Bloomberg (https://www.bloomberg.com/news/articles/2022-03-25/instacart-slashes-its-valuation-by-almost-40-to-24-billion?sref=1f7Aj053). Instacart’s 2021 revenue grew by 20% to $1.8 billion. $24B/$1.8B = ~13x
Yahoo Finance (https://finance.yahoo.com/quote/DASH?p=DASH). Doordash’s 2021 revenue grew by 69% to $4.9B and currently has a market capitalization of ~$36.5B. $36.5B/$4.9B = ~7.5x.
2. OpenAI’s GPT-3 Integrates New Edit and Insert Functionality
OpenAI recently announced two new GPT-3 capabilities, edit and insert, which enable the model to revise existing text in a wide-variety of ways, including rewriting a paragraph based on a change in context and converting story texts from first- to third-person. Until now, GPT-3 could generate new text but was unable to edit existing text.
The new capabilities also work on software code. In Codex, software engineers can use edit and insert functionality to refactor code, autocomplete functions with contextual knowledge of other code sections, translate between languages, and more, all of which should increase the productivity of software engineers significantly. In ARK’s Big Ideas 2022, we suggested that AI tools could double the productivity of software engineers by 2030. Codex’s progress has increased our confidence in this forecast, as have conversations with software engineers and executives who are extolling compelling examples of real-world use.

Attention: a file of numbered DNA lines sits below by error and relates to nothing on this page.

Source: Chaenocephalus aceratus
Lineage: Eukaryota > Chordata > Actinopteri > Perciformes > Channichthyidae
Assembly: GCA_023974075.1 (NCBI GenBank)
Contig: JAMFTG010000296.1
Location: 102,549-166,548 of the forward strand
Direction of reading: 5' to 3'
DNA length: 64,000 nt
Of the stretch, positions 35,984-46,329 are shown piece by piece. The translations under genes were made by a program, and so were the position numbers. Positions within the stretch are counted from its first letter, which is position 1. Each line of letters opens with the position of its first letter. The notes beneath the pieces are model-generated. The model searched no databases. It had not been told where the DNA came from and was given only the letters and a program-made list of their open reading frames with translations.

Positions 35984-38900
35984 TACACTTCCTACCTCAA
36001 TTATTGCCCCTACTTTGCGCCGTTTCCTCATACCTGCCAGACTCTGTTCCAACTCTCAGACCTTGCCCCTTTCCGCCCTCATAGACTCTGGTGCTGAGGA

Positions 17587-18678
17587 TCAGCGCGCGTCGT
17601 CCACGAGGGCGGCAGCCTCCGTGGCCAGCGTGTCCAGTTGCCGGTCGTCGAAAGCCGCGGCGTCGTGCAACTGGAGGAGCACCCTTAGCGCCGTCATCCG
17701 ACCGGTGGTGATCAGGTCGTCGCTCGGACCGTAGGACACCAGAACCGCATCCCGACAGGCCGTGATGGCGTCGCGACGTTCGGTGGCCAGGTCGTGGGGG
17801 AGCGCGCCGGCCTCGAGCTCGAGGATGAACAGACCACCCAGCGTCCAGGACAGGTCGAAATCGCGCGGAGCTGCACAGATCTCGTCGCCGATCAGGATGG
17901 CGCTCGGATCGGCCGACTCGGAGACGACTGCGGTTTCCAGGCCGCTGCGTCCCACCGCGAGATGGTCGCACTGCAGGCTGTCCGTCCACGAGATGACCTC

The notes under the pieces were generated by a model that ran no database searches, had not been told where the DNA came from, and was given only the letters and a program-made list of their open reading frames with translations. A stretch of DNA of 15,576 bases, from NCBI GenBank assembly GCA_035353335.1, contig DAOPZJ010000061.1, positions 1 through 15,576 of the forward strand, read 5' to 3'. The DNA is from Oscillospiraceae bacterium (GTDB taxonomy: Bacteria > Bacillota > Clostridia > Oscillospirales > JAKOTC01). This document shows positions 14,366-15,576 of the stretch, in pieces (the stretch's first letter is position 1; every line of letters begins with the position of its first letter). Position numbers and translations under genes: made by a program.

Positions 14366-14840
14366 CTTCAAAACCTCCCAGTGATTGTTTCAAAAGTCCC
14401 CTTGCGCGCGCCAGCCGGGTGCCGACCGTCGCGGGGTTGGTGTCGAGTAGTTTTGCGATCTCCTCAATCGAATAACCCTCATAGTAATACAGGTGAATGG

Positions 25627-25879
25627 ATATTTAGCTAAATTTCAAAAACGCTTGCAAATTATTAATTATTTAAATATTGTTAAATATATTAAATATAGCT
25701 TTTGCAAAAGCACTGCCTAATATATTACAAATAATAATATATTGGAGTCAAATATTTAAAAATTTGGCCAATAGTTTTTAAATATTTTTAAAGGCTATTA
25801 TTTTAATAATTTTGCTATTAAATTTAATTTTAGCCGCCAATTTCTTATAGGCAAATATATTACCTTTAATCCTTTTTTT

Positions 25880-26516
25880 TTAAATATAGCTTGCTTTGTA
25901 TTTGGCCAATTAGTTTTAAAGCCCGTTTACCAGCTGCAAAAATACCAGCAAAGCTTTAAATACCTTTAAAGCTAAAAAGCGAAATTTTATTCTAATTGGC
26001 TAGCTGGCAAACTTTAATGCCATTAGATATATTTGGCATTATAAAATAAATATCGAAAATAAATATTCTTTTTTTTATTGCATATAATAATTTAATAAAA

3. Exxon Mobil Is Mining Bitcoin With Excess Natural Gas
This week, Bloomberg reported that Exxon Mobil Corp. is running a pilot program using natural gas that typically would be flared and wasted to mine bitcoin in North Dakota. The oil giant also is considering similar operations in Alaska, Nigeria, Argentina, Guyana, and Germany.
According to anonymous sources, in January 2021 Exxon struck an agreement with Crusoe Energy Systems “to take gas from an oil well pad in the Bakken shale basin to power mobile generators used to run Bitcoin mining servers on site.” This pilot program uses up to 18 million cubic feet of gas per month that otherwise would be flared or burned off into the atmosphere.
Although unconfirmed by both Exxon and Crusoe, we believe the program could become a crucial and economically beneficial strategy as major oil and gas producers attempt to meet the ESG standards that many investors are demanding. Natural gas is composed largely of methane, a substance up to 80 times more potent than carbon dioxide in causing global warming during its first 20 years in the atmosphere. Exxon’s project follows ConocoPhillips’ push to supply Bitcoin miners with excess gas, also from the Bakken shale.
In our view, the convergence between Bitcoin mining and energy production will accelerate. Bitcoin’s ability to incentivize the discovery of cost-efficient energy sources, independent of location and consumer demand, has profound implications for energy infrastructure. Not only can Bitcoin mining capture natural gas that otherwise would be flared, but it also will encourage investment in intermittent energy systems like solar and wind, increasing the share of renewable energy provisioned to grids globally.